ELC’s Third Northern Gateway Cross

ELC Concludes Third Northern Gateway Cross-examination ELC Home

February 14, 2013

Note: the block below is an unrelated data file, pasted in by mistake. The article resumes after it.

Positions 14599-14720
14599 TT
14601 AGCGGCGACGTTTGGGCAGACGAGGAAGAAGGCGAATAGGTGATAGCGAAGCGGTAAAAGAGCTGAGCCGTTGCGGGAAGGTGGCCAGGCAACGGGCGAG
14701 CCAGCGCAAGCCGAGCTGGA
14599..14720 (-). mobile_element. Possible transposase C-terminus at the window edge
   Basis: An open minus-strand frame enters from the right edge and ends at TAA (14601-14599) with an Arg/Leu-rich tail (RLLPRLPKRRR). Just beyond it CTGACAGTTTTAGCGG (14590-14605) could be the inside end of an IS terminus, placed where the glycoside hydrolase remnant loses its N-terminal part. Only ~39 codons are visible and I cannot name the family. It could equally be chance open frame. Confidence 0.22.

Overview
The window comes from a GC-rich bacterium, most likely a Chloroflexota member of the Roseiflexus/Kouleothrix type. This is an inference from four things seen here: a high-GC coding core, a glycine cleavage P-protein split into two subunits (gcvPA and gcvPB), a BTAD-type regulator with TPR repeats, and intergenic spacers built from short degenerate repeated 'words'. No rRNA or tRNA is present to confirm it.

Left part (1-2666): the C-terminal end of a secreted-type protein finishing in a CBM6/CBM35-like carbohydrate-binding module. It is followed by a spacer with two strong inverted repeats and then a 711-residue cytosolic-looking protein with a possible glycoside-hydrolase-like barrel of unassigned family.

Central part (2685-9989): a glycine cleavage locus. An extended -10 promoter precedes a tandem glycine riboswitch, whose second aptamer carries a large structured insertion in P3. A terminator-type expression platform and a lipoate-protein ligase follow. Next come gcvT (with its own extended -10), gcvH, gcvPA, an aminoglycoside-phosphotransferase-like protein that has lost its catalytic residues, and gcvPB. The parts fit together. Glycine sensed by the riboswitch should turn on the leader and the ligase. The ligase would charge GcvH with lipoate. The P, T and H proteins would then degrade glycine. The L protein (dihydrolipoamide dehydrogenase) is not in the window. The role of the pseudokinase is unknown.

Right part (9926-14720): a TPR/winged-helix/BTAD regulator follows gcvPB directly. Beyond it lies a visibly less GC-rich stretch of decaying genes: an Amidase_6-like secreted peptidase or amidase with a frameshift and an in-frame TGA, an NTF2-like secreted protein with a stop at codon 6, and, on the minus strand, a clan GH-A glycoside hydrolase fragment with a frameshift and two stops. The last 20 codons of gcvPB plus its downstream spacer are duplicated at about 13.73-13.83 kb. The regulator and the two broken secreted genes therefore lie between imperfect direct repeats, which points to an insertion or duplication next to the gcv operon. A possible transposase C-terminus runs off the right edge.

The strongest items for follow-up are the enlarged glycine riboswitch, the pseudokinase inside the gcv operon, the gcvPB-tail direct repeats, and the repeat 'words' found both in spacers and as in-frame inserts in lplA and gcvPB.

Appearing before the Northern Gateway Pipeline Joint Review Panel (JRP) for the third time in four months, former ELC Executive Director Chris Tollefson received some interesting answers during his cross-examination of Northern Gateway expert witnesses on February 4 and 5, 2013 in Prince Rupert. His six-hour cross-examination of the company’s Marine Emergency Preparedness & Response Panel considered, among other things, the adequacy of Northern Gateway’s assessment of risks and consequences associated with its tanker plans, and the likelihood of species recovery following an oil spill. Northern Gateway claimed that there would be no permanent damage following an oil spill. When asked what it considered to be “permanent damage,” one expert testified that this “would essentially be an extinction, if you are talking about a fish or a bird [or]…in the case of a physical part of the environment, like a beach, you’d have to change it physically in some way in which case it wasn’t a beach, an uplift during an earthquake or something like that.” The company’s witnesses also denied the suggestion that there was some “absolute level of risk” that would require the JRP legally to recommend against the project. As with previous panels, much of Tollefson’s cross-examination involved scrutiny of Northern Gateway’s scientific studies. He challenged a claim made in one report authored for the company that “the scientific literature is clear, ecosystems and their components recover” following an oil spill. Statistics in the report were developed by analyzing 87 studies drawn from the scientific literature on recovery following marine spills. Based on these studies, the report claimed that the average time for species in the marine environment to recover after an oil spill was 5.1 years. Despite having earlier characterized his numbers as “robust,” under cross-examination, the author of the report agreed it was “problematic” that this 5.1 year average did not include any marine mammals, reptiles and only one study involving birds. He also conceded that birds and marine mammals were long-lived species that would typically have relatively longer recovery times than other species in his study. Ultimately, these questions led to Northern Gateway filing an amendment to the report that confirmed the numbers Tollefson had put to the witness the day before. The ELC has now conducted almost 20 hours of hours of cross-examination, over five days, at three stages of the hearings. In November, Tollefson cross-examined Northern Gateway in Prince George on pipelines impacts on endangered caribou; in December, he questioned the company in Prince Rupert on their analysis of impacts on birds and marine mammals associated with routine project effects. The next steps will be to prepare a written argument for submission in May and an appearance in June before the Joint Review Panel in Terrace, BC for an oral reply argument. The JRP’s decision is expected by the end of 2013. The ELC hearing team on the Northern Gateway file includes articling student Naomi Kovak, intensive clinic student Anthony Ho, and ELC Litigation Director Mark Haddock. Collaborations with a variety of scientists and scholars have also greatly benefited the ELC’s work on this file. Hakai-Raincoast Scholar and UVic Professor Chris Darimont commented this week, “As a conservation scientist motivated by preserving the ecological and social systems we are blessed with in BC, I can think of nothing more strategic than to work with world-class legal scholars and practitioners from the ELC. Their model is acutely applied, real-world, and making a difference at the JRP and beyond.” Transcript for Feb 4, 2013Transcript for Feb 5, 2013Nature Canada blog “Gateway Oil Spills: Hoping for Best, Not Preparing for Worst? RELATED WORK:ELC’s Joint Review Panel Hearings work featured in Canadian Lawyer Magazine (Dec14.12) ELC calls on governments to provide latest caribou evidence (Nov9.12) BC’s decision to call no evidence at Enbridge hearings raises questions (Jun15.12).